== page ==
Table_1_Spectral Composition of Light Affects Sensitivity to UV-B and Photoinhibition in Cucumber.DOCX (14.8 kB)
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Table_1_Spectral Composition of Light Affects Sensitivity to UV-B and Photoinhibition in Cucumber.DOCX

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posted on 05.01.2021, 04:16 authored by Carolina Falcato Fialho Palma, Victor Castro-Alves, Luis Orlando Morales, Eva Rosenqvist, Carl-Otto Ottosen, Åke Strid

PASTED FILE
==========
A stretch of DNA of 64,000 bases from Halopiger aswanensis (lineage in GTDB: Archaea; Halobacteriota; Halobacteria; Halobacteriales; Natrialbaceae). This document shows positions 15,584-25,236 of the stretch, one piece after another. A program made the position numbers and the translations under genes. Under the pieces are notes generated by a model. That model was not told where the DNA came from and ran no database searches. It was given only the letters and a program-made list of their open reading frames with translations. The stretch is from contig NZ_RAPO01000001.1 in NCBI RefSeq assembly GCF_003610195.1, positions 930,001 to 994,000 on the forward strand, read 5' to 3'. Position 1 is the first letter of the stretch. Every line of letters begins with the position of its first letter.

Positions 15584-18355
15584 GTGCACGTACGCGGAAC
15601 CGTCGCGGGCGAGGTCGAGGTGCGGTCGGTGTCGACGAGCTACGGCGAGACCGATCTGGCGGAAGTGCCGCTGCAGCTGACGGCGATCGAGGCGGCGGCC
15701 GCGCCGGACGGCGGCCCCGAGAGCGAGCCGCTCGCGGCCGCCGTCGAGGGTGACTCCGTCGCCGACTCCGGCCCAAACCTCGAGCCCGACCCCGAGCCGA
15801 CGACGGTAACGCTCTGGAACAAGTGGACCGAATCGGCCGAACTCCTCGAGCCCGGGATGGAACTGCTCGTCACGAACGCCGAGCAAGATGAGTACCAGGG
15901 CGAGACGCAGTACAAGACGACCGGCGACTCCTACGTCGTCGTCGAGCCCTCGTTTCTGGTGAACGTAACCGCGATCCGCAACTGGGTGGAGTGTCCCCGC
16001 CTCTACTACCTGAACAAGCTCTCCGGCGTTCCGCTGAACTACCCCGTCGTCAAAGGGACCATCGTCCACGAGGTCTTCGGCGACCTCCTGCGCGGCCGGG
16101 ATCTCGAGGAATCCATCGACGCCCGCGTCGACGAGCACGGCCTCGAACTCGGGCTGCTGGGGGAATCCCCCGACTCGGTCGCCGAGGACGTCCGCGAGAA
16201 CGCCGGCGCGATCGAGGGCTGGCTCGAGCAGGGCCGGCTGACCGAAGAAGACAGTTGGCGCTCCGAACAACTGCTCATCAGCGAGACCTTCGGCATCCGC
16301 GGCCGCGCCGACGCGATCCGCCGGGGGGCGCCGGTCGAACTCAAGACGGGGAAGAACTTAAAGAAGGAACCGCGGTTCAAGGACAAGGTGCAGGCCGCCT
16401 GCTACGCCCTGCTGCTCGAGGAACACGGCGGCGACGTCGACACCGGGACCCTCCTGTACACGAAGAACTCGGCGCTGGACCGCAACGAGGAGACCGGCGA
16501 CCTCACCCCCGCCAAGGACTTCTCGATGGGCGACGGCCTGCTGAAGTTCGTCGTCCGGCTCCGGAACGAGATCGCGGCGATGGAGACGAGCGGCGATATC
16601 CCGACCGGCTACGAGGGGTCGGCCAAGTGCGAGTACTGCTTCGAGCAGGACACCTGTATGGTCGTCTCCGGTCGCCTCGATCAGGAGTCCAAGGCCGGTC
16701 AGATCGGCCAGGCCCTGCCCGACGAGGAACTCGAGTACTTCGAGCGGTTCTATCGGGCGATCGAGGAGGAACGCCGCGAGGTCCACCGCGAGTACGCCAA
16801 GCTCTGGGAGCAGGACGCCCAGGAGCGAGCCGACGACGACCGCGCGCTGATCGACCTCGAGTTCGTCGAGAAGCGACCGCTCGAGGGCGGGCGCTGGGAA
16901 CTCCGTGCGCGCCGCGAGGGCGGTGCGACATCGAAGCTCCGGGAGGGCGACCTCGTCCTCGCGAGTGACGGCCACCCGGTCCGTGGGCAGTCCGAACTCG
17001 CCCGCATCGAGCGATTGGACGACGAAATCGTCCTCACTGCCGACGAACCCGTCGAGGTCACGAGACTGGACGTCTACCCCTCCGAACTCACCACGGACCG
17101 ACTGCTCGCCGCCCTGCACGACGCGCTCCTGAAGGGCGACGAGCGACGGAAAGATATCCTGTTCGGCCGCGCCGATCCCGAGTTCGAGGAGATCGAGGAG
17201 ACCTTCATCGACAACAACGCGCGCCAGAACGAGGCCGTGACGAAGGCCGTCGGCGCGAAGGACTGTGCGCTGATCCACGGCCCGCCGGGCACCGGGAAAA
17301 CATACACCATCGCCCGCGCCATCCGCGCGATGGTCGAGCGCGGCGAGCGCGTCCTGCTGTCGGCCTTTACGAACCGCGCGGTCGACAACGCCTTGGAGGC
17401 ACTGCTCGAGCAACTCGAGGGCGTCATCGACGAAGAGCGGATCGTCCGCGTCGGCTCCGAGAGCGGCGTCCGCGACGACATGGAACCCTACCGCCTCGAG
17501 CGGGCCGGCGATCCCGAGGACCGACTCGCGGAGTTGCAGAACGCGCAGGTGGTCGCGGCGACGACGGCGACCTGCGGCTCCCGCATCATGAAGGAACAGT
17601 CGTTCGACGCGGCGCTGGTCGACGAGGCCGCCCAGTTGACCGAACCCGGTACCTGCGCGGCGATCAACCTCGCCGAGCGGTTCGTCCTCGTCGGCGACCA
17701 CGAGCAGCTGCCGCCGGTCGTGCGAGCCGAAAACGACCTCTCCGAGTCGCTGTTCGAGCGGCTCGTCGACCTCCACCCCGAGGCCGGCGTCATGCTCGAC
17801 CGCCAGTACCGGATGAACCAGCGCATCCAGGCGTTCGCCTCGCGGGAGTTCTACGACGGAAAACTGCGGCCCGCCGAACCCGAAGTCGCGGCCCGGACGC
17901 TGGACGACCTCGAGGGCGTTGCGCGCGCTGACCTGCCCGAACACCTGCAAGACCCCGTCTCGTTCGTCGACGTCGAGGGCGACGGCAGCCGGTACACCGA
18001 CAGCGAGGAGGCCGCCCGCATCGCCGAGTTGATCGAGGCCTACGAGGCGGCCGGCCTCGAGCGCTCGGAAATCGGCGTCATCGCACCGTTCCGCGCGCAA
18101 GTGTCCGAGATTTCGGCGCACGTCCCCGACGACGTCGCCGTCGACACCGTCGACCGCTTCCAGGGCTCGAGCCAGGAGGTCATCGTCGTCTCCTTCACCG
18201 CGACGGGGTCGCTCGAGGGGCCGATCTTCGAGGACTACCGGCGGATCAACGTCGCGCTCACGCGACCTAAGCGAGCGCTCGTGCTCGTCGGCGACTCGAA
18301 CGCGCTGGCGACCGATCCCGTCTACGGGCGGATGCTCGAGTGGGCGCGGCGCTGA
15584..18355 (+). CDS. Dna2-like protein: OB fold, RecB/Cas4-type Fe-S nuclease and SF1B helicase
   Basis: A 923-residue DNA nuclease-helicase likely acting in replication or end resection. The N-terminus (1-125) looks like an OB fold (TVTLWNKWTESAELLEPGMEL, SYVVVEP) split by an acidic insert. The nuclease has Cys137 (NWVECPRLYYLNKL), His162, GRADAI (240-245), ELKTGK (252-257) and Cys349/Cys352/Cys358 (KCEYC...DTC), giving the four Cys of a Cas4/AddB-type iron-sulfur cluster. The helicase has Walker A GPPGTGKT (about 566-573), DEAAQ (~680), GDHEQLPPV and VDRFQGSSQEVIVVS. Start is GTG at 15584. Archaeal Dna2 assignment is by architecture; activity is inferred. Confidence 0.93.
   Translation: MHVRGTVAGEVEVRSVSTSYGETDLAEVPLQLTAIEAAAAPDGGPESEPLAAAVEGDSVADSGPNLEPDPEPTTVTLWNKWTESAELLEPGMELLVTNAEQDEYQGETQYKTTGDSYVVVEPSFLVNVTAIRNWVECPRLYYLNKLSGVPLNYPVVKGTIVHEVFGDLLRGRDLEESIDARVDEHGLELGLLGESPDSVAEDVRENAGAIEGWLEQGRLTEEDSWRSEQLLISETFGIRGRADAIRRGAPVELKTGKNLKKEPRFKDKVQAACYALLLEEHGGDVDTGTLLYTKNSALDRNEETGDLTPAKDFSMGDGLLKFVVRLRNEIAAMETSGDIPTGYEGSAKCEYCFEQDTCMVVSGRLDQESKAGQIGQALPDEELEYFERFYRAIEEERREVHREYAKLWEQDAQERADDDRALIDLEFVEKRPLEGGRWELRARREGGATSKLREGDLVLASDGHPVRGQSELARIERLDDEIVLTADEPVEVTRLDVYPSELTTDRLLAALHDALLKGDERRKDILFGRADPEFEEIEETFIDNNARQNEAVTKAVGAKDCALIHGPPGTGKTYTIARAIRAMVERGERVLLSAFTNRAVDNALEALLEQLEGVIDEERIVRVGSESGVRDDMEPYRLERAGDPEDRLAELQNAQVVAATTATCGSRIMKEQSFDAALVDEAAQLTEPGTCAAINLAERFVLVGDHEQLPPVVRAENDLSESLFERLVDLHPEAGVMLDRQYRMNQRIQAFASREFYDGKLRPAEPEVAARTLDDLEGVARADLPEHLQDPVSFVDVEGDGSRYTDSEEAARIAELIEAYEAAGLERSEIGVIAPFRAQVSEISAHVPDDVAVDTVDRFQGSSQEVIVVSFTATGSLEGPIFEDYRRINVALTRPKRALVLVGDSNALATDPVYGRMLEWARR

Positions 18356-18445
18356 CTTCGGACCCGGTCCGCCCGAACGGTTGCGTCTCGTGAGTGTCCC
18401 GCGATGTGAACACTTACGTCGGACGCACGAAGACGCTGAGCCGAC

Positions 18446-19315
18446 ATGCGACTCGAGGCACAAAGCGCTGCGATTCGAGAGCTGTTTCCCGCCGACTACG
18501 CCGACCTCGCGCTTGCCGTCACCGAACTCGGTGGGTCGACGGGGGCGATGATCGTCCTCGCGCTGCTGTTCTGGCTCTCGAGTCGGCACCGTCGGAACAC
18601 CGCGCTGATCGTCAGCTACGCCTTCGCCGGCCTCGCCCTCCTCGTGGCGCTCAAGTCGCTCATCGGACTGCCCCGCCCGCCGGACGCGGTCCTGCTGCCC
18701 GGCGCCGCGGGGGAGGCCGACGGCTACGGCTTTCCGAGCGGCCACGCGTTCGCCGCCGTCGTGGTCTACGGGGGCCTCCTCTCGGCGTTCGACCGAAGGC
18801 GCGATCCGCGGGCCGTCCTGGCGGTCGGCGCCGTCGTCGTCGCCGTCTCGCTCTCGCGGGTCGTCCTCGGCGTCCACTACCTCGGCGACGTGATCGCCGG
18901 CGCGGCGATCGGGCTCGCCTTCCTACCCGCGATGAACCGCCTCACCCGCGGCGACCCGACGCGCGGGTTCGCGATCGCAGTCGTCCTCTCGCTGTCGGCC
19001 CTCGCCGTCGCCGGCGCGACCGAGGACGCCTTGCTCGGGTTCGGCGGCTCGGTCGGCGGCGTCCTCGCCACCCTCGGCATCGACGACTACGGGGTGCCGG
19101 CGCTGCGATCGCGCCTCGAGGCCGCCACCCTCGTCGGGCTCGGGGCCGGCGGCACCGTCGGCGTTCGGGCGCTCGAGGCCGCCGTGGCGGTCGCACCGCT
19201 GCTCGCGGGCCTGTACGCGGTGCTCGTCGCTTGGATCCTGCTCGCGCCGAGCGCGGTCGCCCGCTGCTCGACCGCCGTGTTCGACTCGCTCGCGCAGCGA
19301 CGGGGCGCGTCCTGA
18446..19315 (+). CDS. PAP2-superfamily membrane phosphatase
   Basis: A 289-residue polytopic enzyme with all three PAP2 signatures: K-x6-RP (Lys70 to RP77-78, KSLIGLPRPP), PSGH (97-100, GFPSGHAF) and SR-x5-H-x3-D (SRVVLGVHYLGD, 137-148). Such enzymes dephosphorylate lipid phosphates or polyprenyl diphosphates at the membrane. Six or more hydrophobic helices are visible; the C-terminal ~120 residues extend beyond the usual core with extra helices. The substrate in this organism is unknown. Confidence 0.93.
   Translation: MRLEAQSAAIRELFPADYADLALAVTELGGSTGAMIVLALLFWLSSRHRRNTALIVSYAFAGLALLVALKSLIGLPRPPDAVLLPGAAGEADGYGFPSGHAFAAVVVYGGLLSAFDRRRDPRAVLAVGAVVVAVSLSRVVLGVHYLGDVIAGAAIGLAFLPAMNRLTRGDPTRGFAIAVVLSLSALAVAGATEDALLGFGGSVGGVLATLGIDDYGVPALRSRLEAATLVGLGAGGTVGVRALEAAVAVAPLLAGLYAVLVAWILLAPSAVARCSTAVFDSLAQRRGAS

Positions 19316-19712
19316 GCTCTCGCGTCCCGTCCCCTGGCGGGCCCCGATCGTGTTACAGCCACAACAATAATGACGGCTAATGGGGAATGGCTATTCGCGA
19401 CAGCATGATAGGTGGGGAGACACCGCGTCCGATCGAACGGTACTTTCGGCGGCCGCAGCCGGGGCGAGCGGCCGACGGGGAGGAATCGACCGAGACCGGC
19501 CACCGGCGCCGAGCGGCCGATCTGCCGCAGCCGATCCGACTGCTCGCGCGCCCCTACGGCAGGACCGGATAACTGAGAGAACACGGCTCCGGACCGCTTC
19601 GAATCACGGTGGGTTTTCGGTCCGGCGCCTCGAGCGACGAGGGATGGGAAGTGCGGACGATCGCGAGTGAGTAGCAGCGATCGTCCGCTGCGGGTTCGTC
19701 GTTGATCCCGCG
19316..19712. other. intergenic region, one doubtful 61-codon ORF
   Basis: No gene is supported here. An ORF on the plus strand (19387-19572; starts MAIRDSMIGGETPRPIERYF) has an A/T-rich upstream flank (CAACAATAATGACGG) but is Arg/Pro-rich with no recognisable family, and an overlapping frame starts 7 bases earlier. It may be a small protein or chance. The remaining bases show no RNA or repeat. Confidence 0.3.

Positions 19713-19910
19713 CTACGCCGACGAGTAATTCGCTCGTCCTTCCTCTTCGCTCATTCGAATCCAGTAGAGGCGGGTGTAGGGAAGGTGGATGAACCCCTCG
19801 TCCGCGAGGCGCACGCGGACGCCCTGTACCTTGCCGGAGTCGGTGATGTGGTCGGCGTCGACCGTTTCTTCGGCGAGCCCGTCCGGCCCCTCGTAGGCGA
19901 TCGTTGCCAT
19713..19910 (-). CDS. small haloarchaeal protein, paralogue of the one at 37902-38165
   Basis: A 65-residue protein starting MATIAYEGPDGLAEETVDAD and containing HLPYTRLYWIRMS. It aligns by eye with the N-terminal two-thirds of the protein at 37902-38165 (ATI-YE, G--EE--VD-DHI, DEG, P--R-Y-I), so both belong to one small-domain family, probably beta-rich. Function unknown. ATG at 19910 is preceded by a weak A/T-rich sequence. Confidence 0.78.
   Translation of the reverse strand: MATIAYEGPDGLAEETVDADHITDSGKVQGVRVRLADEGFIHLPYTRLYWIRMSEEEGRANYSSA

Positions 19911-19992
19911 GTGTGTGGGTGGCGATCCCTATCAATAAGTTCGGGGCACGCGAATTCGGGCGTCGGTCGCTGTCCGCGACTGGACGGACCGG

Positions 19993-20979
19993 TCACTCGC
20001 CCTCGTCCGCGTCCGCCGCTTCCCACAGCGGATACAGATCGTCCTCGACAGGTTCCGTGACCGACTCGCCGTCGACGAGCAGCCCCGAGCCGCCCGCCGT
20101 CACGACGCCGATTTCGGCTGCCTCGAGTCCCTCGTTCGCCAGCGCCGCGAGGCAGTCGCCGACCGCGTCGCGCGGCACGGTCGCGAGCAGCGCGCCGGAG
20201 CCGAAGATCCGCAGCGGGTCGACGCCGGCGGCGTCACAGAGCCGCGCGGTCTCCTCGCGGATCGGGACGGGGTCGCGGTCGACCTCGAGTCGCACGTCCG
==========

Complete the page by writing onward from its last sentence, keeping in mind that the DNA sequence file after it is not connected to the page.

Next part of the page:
Ultraviolet B (UV-B) (280–315 nm) and ultraviolet A (UV-A) (315–400 nm) radiation comprise small portions of the solar radiation but regulate many aspects of plant development, physiology and metabolism. Until now, how plants respond to UV-B in the presence of different light qualities is poorly understood. This study aimed to assess the effects of a low UV-B dose (0.912 ± 0.074 kJ m–2 day–1, at a 6 h daily UV exposure) in combination with four light treatments (blue, green, red and broadband white at 210 μmol m–2 s–1 Photosynthetically active radiation [PAR]) on morphological and physiological responses of cucumber (Cucumis sativus cv. “Lausanna RZ F1”). We explored the effects of light quality backgrounds on plant morphology, leaf gas exchange, chlorophyll fluorescence, epidermal pigment accumulation, and on acclimation ability to saturating light intensity. Our results showed that supplementary UV-B significantly decreased biomass accumulation in the presence of broad band white, blue and green light, but not under red light. UV-B also reduced the photosynthetic efficiency of CO2 fixation (α) when combined with blue light. These plants, despite showing high accumulation of anthocyanins, were unable to cope with saturating light conditions. No significant effects of UV-B in combination with green light were observed for gas exchange and chlorophyll fluorescence parameters, but supplementary UV-B significantly increased chlorophyll and flavonol contents in the leaf epidermis. Plants grown under red light and UV-B significantly increased maximum photosynthetic rate and dark respiration compared to pure red light. Additionally, red and UV-B treated plants exposed to saturating light intensity showed higher quantum yield of photosystem II (PSII), fraction of open PSII centres and electron transport rate and showed no effect on the apparent maximum quantum efficiency of PSII photochemistry (Fv/Fm) or non-photochemical quenching, in contrast to solely red-light conditions. These findings provide new insights into how plants respond to UV-B radiation in the presence of different light spectra.